It all went wrong for the Audi team at this year's Petit
Le Mans 1000-mile race. With two R18 TDI
coupes entered for the first time in this American endurance competition, the Audi Sport Team Joest
-entered team had visions of vanquishing rival Peugeot once again this year, after using their new car to win this year's
24 Heures du
Mans in dramatic fashion.
The No. 2 Audi TDI
hit trouble only 50 minutes after starting fourth in the capacity 53-car race that began at 11:30AM Saturday morning on the Road Atlanta 1.54-mile road course. With Dane Tom Kristensen
at the helm, there was contact with a slower GT car in the Esses
, an off-track excursion and an unscheduled stop at the pits to fix the front nose bodywork and a punctured left tire.
The No. 2 dropped to 41st place after that problem yet Allan McNish
took over with nearly two hours in the books and recovered to sixth place in only 50 minutes of balls-to-the-wall driving. Even that magic dive would come to naught when a slower car nerved him under braking, pushing the 3.7-liter V-engined Audi R18 into another race car.
That incident meant another call to the pits - actually two - to change the right rear suspension, the clutch and to repair right sidepod
damage. Dindo Capello
got into the car after more than an hour's
worth of work by the Audi mechanics - in 44th place!
Repeated calls on the pits and, ultimately, steering issues (due to the earlier contacts), caused the No. 2 Audi's
ultimate retirement with about an hour remaining in the contest, listed in 40th place.
"There were many cars on track here and we knew that the traffic would cause problems," McNish
noted. "We were ultimately forced to retire because after all these hits which the poor car had to take in this race, we had problems with the steering. It was a bit disappointing for Tom, Dindo
and me. We had the feeling that we had a wel
-balanced car that we could have been in contention for victory with."
The front-row starting No. 1 car kept pace with the brace of Peugeot cars throughout the first seven hours of the endurance contest with Timo
Bernhard, Romain Dumas and Le Mans winner Marcel Fassler
at the helm. Fassler
passed the pole-winning Peugeot to second within eight laps and their battle seesawed throughout the day and into night.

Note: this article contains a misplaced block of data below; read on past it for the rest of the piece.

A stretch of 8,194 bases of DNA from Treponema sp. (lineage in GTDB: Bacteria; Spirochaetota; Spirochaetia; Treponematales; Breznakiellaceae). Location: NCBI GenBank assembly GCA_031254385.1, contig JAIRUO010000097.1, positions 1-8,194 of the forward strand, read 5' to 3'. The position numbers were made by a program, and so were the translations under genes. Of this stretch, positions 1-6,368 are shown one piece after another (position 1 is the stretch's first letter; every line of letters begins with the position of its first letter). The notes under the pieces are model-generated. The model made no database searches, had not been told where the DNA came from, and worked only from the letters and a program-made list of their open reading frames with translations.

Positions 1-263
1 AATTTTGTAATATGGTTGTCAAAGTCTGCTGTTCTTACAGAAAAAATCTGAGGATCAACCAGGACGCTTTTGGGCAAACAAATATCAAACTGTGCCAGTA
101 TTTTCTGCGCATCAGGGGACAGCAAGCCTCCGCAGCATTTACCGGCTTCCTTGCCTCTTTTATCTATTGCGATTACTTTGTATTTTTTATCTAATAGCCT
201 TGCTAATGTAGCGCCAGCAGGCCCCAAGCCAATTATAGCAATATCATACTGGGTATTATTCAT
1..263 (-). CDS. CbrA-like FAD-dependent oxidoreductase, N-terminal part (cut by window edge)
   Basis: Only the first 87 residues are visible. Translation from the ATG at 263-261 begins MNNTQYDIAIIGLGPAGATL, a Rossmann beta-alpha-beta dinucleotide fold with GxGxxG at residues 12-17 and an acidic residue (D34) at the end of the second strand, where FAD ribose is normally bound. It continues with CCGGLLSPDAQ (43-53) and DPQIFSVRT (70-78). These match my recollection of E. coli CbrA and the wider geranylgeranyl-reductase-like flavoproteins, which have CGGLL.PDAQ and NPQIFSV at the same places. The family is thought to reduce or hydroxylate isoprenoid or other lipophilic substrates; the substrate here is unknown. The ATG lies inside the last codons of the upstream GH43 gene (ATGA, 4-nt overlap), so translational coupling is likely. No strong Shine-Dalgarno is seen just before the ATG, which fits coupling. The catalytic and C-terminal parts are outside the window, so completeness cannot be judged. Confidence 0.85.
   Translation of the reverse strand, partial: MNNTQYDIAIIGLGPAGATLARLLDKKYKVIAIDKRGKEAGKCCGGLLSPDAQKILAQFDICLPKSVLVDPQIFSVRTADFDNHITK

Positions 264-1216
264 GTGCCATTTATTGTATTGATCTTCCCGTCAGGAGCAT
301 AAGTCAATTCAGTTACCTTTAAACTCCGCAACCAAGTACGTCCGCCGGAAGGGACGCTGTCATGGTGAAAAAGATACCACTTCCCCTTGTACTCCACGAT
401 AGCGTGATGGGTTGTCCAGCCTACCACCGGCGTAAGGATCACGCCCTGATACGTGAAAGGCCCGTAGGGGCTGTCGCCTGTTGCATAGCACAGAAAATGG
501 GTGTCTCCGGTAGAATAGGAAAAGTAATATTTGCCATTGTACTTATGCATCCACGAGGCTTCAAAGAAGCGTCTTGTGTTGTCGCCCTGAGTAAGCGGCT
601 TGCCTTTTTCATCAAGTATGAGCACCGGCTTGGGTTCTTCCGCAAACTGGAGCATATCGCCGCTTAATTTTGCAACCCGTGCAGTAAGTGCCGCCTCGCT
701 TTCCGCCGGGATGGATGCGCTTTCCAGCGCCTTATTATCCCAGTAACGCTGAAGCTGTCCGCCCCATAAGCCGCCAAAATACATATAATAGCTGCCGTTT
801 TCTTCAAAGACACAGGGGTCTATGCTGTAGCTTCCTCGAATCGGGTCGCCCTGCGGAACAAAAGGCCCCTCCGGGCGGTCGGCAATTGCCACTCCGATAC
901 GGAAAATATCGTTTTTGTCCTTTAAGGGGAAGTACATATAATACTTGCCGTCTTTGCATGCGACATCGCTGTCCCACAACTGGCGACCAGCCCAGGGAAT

Remembering to keep clear of slower GT traffic and driving with great caution, the three No. 1 Audi drivers at various times had nearly a full lap's
advantage over their French rivals. By the seventh hour, Dumas launched an attack on the No. 8 Peugeot 908 being driven by Franck Montagny
. The duo brushed side-by-side before the start/finish line and Dumas lost five seconds.
Only a few laps later the Frenchman caught his countryman a second time and, when the Peugeot nipped a GT car Dumas was able to move alongside, only to be squeezed out by Montagny
as they accelerated up the hill into the Esses
While trying to avoid contact with the Peugeot, Dumas brushed another GT Porsche entry and smacked the wall on driver's
left, riding half a straightaway after the impact. Audi No. 1's
day was suddenly done, with the car classified 41st, just behind its teammate.
"Right from the start we had a well-balanced car," Dumas admitted. "We knew that we had to avoid accidents despite the heavy traffic and that worked out well. I wanted to take advantage of the opportunity because Franck knew I was going to pass him; he deliberately drove on my line. Maybe I was too nice because I steered to the left in order to avoid a collision and hit the slower Porsche in the process. A very stupid maneuver on Montagny
's part," Dumas said.
Because of their problems at this race, compounded by poor racing luck throughout the Intercontinental Le Mans Cup season, the championship is out of reach for Audi this year, as they've ceded that honor to Peugeot's
heavier and more powerful 908 coupe. Now, they can only say wait 'til next year. "We congratulate Peugeot on their victory and the ILMC
title. Nevertheless," said Dr Wolfgang Ullich
, head of Audi Motorsport
, "there is an aftertaste which is not so pleasant."
© 2011 Anne Proffit